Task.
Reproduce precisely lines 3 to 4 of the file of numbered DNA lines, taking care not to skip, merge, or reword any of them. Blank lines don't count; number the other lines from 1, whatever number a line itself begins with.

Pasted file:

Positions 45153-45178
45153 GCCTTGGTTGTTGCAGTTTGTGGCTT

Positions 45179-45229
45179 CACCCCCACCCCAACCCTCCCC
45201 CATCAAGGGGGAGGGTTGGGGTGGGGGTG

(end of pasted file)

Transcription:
Positions 45179-45229
45179 CACCCCCACCCCAACCCTCCCC